In the book of Ephesians it identifies the author as Apostle Paul. Paul intended all those that long for Christ to receive this writing. Enclosed in the book of Ephesians is the discipline needed to develop into
true sons of God. A study of Ephesians will help to fortify and to establish the believer so one can fulfill the purpose and calling God has given. The aim of this epistle is to confirm and to equip a maturing church. It presents a view of the body of Christ and its importance in God’s economy.
There are reasons to believe that this epistle was not designed for just one congregation, but intended to be passed around to several churches in the area surrounding Ephesus. The earliest manuscripts do not contain the phrase “in Ephesus” (1:1). The epistle itself is in the form of a general treatise rather than as a letter written to a specific church. For example, there are no specific exhortations or personal greetings. It is thought by some that this letter is the epistle that was first sent to Laodicea (Co 4:16), and designed to be shared with other churches, including Ephesus.
Ephesus was the leading city of the region, and the main center of Paul’s missionary activity in the area (Ac 19:1,8-10), it is understandable why later scribes might have assigned this epistle to the church at Ephesus. Without question it was intended for “the saints and faithful in Christ Jesus.” (1:1)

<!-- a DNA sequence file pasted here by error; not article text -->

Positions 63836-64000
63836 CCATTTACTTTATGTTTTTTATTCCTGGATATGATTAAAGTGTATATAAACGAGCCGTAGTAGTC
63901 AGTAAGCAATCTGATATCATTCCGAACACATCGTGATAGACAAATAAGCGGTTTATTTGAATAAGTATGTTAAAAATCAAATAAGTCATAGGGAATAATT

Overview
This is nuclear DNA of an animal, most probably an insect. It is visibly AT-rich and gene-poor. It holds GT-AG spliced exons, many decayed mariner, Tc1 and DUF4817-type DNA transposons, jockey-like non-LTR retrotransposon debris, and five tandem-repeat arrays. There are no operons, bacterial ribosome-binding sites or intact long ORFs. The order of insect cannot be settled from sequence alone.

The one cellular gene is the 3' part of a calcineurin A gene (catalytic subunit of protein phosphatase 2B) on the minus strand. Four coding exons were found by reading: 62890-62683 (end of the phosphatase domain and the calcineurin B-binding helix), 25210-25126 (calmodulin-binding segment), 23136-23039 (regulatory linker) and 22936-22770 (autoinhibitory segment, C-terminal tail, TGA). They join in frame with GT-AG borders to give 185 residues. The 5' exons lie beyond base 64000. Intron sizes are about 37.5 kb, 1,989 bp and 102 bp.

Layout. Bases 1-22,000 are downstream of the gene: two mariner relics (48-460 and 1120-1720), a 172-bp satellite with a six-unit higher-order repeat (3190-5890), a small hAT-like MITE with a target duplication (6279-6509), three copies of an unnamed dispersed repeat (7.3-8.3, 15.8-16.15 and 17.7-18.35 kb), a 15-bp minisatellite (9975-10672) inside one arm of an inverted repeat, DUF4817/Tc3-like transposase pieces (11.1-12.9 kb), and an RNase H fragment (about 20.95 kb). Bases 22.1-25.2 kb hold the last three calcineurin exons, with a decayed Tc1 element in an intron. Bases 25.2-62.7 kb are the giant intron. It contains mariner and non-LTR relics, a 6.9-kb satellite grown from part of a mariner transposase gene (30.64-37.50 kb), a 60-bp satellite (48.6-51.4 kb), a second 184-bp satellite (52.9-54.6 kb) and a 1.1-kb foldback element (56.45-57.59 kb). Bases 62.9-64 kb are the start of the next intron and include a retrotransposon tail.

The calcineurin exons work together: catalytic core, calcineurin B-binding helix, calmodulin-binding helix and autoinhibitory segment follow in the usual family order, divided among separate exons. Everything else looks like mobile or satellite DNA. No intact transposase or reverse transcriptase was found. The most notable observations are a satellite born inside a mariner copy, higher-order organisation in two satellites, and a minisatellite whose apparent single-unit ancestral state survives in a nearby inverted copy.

Paul first came to Ephesus for a short visit toward the end of his second missionary journey (Ac 18:18-19). Located on the southwest coast of Asia Minor (modern day Turkey), Ephesus was one of the great cities in that part of the world. A Roman capital, it was a wealthy commercial center and home for the worship of the goddess Diana (Ac 19:23-41). Though Paul briefly studied with the Jews at the local synagogue and was invited to stay longer, he made plans to visit them again after a quick trip to Jerusalem (Ac 18:20-21).
On his third missionary journey Paul made it back to Ephesus for an extended stay of three years (Ac 19:1,10; 20:31). After his initial success in converting twelve disciples of John (Ac 19:1-7), Paul spent three months teaching in the local synagogue (Ac 19:8). Resistance to his doctrine forced him to leave the synagogue, but he was able to continue teaching in the school of Tyrannus for a period of two years. The end result is that the gospel spread from Ephesus throughout Asia Minor (Ac 19:9-10). A disturbance created by some of the local idol makers finally forced Paul to leave Ephesus (Ac 19:23-20:1).